Bluefield Daily Telegraph, Bluefield, WV

Local News

October 9, 2012

Red tape slowing progress on Dry Town $4.1M sewer project

TAZEWELL, Va. — Progress is slow but steady on a $4.1 million sewer project extending service to the Dry Town area.

Town Manager Todd Day said the Dry Town Sewer Project is moving forward but at a slower pace than he would like. When completed, the project will bring sewer access to areas of Dry Town previously annexed by the town.

“It’s going a little slow,” Day said. “It is moving forward, but it is taking longer than we would like due to legalities and red tape.”

Project engineers and legal advisors are presently working to secure right-of-ways for the project, Day said.

“We are still working to secure the right-of-ways,” he said. “The engineering has been done and those engineers are working with our in-house attorney to do the deeds and plats with the property owners that we need to facilitate the project. When that is done and agreements are made with the property owners, the project will go to bid. We are hoping to start soliciting those bids in the spring.”

Day said a variety of grants and a low-interest loan are helping the town finance the sewer project.

“This is a multimillion dollar capital improvement project to areas annexed by the town presently on septic,” Day said. “We have grants totaling $600,000 to finance the project through the Department of Economic and Community Development as well as around $60,000 from the Department of Environmental Quality. There is about $720,000 in grant money we have secured. The rest of the money is coming from an approved low-interest governmental loan from the state. The estimated cost of the total project is $4.1 million. We are really excited for this project.”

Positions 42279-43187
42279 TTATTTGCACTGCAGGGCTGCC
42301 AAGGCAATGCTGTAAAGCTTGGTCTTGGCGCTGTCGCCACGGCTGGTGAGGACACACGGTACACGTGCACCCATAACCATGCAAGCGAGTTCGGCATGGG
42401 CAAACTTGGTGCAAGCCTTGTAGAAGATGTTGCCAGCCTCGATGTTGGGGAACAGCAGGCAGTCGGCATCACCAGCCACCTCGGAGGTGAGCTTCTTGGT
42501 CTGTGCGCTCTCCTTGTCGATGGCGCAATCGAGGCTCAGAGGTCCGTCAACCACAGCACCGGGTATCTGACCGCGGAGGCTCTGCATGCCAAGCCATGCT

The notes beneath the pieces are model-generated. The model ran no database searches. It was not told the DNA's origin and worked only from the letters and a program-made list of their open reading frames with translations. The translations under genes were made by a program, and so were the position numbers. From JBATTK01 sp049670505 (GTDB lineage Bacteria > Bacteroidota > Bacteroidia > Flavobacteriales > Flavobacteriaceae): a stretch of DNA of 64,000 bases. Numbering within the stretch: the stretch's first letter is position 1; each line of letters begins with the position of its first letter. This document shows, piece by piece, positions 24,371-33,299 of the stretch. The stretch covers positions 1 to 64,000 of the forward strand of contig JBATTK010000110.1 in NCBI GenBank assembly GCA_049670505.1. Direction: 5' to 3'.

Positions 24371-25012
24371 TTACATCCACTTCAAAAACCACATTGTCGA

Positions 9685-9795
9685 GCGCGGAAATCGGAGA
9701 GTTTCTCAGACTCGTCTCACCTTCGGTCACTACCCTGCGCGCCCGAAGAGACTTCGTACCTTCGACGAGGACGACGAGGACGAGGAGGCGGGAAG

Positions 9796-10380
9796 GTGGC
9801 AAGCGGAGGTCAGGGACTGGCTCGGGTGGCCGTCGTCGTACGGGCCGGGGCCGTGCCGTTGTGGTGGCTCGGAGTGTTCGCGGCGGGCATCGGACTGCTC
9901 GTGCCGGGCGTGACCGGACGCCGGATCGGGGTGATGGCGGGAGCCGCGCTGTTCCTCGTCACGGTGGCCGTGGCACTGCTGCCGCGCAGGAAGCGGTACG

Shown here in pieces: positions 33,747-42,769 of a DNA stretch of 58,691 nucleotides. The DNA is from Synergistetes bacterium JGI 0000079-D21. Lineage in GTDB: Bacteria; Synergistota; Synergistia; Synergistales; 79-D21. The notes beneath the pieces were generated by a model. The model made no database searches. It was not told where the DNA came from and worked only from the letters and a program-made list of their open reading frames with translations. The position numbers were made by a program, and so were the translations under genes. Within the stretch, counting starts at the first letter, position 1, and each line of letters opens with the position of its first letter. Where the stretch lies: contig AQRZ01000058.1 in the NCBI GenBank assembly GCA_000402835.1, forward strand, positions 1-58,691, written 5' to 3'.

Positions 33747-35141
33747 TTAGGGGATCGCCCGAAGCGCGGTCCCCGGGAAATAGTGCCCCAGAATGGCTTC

When completed, Day said town leaders are hoping the sewer expansion will lead to both residential and economic growth for the area.

“The quality of life is improved with sewer lines and better drinking water,” Day said. “Having these things is important to local residents. This project will not only help residents but stimulate economic growth, allowing more businesses to open and expand. Several of the areas we annexed already had residents and commercial businesses, but they did not have sewer service. Most are presently running on septic tanks. The town owns and operates a full-service sewer treatment plant that continues to grow. Our ultimate goal is for both residential and commercial growth in that area when this project is complete.”

— Contact Kate Coil at

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